The City of Portland is likely to put getting local control over speed limits at the top of its Legislative Agenda for the next session. BikePortland.org has excellent coverage.
I couldn’t agree more. The idea that speeds on local streets should be controlled by a committee in Salem that doesn’t even meet any more is simply outdated and doesn’t allow a proper focus on safety.
7 responses to “Putting Speed at the Top of the Agenda”
This is interesting. The idea that a highway agency whose almost sole focus is moving cars faster should be setting speed limits on community streets, falls somewhere between unethical and malicious.
Speed limits of 35 on streets like Burnside, 50th, and others, it’s no wonder so many are injured and killed on our streets.
I am disappointed that PBOT would only pursue this for bike streets, as it’s a larger safety issue. Why would ODOT object? Do they like people being injured and killed? I think not. Do they not understand the connection between speed and injury severity? Why do they feel the need to micromanage cities, especially Portland, whose expertise is far more sophisticated than ODOT?
Unit Wrote: “Why do they feel the need to micromanage cities, especially Portland, whose expertise is far more sophisticated than ODOT?”
That is exactly what ODOT has intended. Cities often lack the engineering experience to assign speed limits. With the decisions at a local level they are more far susceptible to political influence; for safer-feeling (not actually safer) or even revenue generation. Portland and a few other large cities in Oregon might be the exception, not the rule. Even the, PBOT is certainly is not immune to political influences.
People tend to drive at a comfortable speed which may or may not correlate with the posted speed limit. Build a two lane neighborhood street with a 48-foot profile and people will drive 40 mph even if it is posted 25 mph. Design is much more important than the signs.
What’s the social science say on speed limits? Last time I discussed this with a traffic engineer, they claimed the tests show that speed limits have zero affect on drivers’ behavior.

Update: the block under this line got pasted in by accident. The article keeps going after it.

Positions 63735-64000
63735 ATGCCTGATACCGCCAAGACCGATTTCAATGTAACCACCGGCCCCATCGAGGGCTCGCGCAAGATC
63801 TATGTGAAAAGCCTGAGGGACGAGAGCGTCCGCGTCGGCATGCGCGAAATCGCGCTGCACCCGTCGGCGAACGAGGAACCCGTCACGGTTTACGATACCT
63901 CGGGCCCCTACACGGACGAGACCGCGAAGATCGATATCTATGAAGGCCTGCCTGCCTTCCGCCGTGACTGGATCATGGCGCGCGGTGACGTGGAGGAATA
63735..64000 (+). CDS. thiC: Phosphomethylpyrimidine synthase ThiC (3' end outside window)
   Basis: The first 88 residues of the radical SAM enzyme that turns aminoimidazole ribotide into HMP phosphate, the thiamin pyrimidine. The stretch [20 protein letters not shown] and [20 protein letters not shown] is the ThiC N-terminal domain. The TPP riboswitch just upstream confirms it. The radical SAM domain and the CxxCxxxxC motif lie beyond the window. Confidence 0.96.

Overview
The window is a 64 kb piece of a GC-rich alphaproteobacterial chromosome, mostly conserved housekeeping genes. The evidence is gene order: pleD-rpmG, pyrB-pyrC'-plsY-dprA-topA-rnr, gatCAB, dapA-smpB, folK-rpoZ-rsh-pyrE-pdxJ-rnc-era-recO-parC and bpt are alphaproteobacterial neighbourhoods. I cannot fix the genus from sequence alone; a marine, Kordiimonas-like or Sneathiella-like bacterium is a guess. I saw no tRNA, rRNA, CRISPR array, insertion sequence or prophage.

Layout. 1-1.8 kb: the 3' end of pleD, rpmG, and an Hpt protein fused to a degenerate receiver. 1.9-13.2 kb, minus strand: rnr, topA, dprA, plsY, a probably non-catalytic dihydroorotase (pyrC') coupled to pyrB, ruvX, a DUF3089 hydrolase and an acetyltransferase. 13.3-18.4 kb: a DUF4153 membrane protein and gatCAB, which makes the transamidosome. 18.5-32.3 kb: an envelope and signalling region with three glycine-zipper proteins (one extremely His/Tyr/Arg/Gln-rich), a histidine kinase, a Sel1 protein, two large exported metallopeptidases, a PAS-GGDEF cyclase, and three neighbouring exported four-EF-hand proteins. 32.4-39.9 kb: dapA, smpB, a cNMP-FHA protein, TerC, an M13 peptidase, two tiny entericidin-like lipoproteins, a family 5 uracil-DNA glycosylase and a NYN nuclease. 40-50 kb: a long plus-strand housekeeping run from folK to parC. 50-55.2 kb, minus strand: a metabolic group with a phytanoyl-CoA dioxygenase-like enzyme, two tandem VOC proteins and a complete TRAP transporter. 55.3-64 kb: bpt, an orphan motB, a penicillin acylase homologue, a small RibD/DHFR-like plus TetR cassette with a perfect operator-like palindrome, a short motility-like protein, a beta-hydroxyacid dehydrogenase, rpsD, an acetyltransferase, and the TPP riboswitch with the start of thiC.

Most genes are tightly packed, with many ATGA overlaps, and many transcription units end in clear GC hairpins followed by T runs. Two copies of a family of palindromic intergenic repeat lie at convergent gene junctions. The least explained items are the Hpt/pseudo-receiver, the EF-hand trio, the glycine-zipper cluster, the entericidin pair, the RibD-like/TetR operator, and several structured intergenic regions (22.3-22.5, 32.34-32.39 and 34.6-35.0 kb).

That just doesn’t ring true for me — and in retrospect, the evidence the engineer as proof demonstrated only that speed limits have zero affect on whether the driver drives above or below the posted speed … but not on whether the driver drives 10 mph too fast rather than 20 mph too fast.
Anyway, I’m skeptical of the notion that speed limits, especially without accompanying enforcement dollars, actually improve safety.
Wrong “effect”! Red writer’s face.
Does that make you “disaffected”? :-)
In my experience, on I-5 in the California central valley, as speed limits were increased in the last decade, average speeds and top speeds picked up considerably. People often went 10mi+ over the speed limit, regardless of what the speed limit was.
(And can someone explain to me: If, back when the top speed limit was 65 in California, mountainous sections of road were considered less “safe” and were marked as 55mph, why did the mountainous sections get increased when the flat sections got increased in later year? Are they suddenly more “safe”?)
There’s a reason that posted speeds are often 10MPH or more below design speeds…
“Design is much more important than the signs.”
I think this is correct. But you aren’t going to get a street engineered for 15 mph if the posted speed is 25.
There are also rules on when and where traffic calming can be used to reduce speeds. They are set based on how many people are exceeding the posted speed. So if most people are going under 25 mph on a local street, you can’t put in traffic calming. But 25 mph is not safe for pedestrians, kids, dogs etc.
And, frankly, politics ought to determine speeds. The balance between safety and efficiency is not an engineering question.